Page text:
Important Australian + International Fine Art
20 April 2011


born 1942

oil on canvas

122.0 x 153.0 cm

signed lower left: Garry Shead

inscribed verso with title and date

$180,000 - 240,000
Sold for $204,000 (inc. BP) in Auction 19 - 20 April 2011, Melbourne

Kenthurst Gallery, Sydney
Private collection, Sydney

Catalogue text

On 5 February 1954, when Garry Shead was just twelve years old, he was taken with other boys from his school to the Sydney showground to welcome Queen Elizabeth II. The royal visit to Sydney was the largest public event in that city's history since the opening of the Harbour Bridge almost two decades earlier, and Shead can still recall the experience more than forty years later: 'I remember seeing her and feeling the eye contact as she passed. There was something unearthly and untouchable in her beauty' She passed like an incarnate spirit'.1

Unlike his acclaimed 'Kangaroo' series which was loosely based upon the novel of the same title by D.H. Lawrence, the 'Royal Suite' paintings superbly encapsulated by The Great White Goddess do not engage a pre-existing narrative, nor do they document specific events or episodes from the royal visit. Rather, each image - dramatic and unexpected - presents a palimpsest through which one may perceive echoes of the royal progress, the republican debate, personal sexual fantasies and yearnings, as well as other biographies and autobiographies. Imbued with feelings of tenderness, melancholy and even alienation, the paintings invariably feature Bob Menzies' revered 'white goddess'2 and her royal consort moving incongruously among their subjects - koalas, kangaroos, cockatoos, emus and occasionally, the token Aborigine in full corroboree dress. Yet if the backdrop here is unmistakably the Australian outback, the identity of the two chief protagonists remains deliberately ambiguous - Prince Phillip's facial features are strikingly reminiscent of the artist, while Queen Elizabeth II bears more than a passing resemblance to Shead's own wife Judit.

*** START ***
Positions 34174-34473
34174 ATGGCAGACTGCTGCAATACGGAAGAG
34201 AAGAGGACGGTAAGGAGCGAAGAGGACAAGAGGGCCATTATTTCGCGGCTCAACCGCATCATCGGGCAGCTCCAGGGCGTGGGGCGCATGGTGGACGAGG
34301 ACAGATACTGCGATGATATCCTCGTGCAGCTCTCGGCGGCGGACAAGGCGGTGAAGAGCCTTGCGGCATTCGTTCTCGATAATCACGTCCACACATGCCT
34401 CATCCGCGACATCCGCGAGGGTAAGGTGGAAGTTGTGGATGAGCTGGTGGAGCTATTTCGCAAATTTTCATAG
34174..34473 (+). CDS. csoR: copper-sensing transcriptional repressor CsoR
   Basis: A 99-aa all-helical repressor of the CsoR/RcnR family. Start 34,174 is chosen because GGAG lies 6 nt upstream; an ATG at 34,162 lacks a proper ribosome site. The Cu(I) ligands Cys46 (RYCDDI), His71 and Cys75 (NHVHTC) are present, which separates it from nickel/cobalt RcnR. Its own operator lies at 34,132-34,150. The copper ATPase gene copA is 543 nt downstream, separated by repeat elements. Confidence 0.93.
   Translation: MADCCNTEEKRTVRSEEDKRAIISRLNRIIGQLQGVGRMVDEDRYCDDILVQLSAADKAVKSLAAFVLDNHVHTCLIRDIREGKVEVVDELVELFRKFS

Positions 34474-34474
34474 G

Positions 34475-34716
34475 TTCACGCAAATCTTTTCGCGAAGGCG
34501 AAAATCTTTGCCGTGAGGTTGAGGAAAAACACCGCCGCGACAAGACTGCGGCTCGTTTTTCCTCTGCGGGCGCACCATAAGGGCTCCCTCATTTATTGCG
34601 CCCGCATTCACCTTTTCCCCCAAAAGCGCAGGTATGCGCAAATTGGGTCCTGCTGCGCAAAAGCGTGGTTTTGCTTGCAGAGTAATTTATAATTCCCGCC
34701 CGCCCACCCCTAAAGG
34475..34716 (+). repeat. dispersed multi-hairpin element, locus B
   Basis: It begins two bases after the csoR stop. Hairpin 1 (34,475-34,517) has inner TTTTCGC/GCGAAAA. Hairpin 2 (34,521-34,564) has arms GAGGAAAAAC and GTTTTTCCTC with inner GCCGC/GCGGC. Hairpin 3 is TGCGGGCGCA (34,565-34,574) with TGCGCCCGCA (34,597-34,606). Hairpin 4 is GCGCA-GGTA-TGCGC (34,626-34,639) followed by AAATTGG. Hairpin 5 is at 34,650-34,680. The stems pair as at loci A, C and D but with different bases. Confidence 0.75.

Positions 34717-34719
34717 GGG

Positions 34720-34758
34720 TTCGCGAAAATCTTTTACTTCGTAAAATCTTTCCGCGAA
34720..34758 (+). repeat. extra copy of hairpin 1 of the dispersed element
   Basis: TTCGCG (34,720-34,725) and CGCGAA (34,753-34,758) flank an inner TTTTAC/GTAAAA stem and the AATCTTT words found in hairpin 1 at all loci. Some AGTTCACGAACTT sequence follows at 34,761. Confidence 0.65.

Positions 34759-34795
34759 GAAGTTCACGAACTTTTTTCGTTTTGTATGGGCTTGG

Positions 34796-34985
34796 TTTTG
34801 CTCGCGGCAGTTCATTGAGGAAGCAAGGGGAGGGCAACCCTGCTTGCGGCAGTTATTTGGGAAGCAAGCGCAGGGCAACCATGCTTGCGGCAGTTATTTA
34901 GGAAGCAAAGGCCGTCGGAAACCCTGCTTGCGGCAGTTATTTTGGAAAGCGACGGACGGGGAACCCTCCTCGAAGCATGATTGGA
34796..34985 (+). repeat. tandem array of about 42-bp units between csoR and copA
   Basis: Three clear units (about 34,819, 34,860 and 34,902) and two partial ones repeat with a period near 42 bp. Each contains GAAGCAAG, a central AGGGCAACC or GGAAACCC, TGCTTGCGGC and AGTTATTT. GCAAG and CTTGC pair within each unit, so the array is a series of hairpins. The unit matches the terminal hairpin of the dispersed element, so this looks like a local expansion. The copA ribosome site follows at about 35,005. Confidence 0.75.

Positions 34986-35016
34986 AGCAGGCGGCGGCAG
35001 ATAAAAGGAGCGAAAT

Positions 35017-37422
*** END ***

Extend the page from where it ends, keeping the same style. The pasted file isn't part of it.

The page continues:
With a myriad of visual clues richly interwoven in his iconography, the interpretation of paintings such as the present is thus ultimately left to the viewer, as Sasha Grishin observes, 'Garry Shead's 'Royal Suite' series invites readings on different levels. The series can be interpreted as a historical recreation of a specific royal tour in 1954 as seen through the distorting mirrors of memory and the eyes of a young boy. It is about a young and sexually desirable monarch who' floats in the air or walks on red carpet. Crowns hover over her head and her subjects, accompanied by local fauna and flora, assemble to worship her. The series can also be interpreted as an allegory, an expression of naive belief in a white goddess. One who was seen as supernatural, who could not be touched or experienced, but could only be worshipped. She came from a remote place and appeared to her subjects in the form of a celestial apparition. Simultaneously subverting this interpretation was a growing awareness of the sordid reality that surrounded her; a faithless consort and the growing impotence of imperial power. Perhaps on the simplest level, the series is about the quest for a new Holy Grail. It is a tale about the gradual process of disillusionment where realisations of reality gradually dissolve the illusions of the absurd.'3

1. Grishin, S., Garry Shead: Encounters with Royalty, Craftsman House, Sydney, 1998, pp. 11-12
2. Keneally, T., Our Republic, William Heinemann Australia, Melbourne, p. 35
3. op.cit., p. 27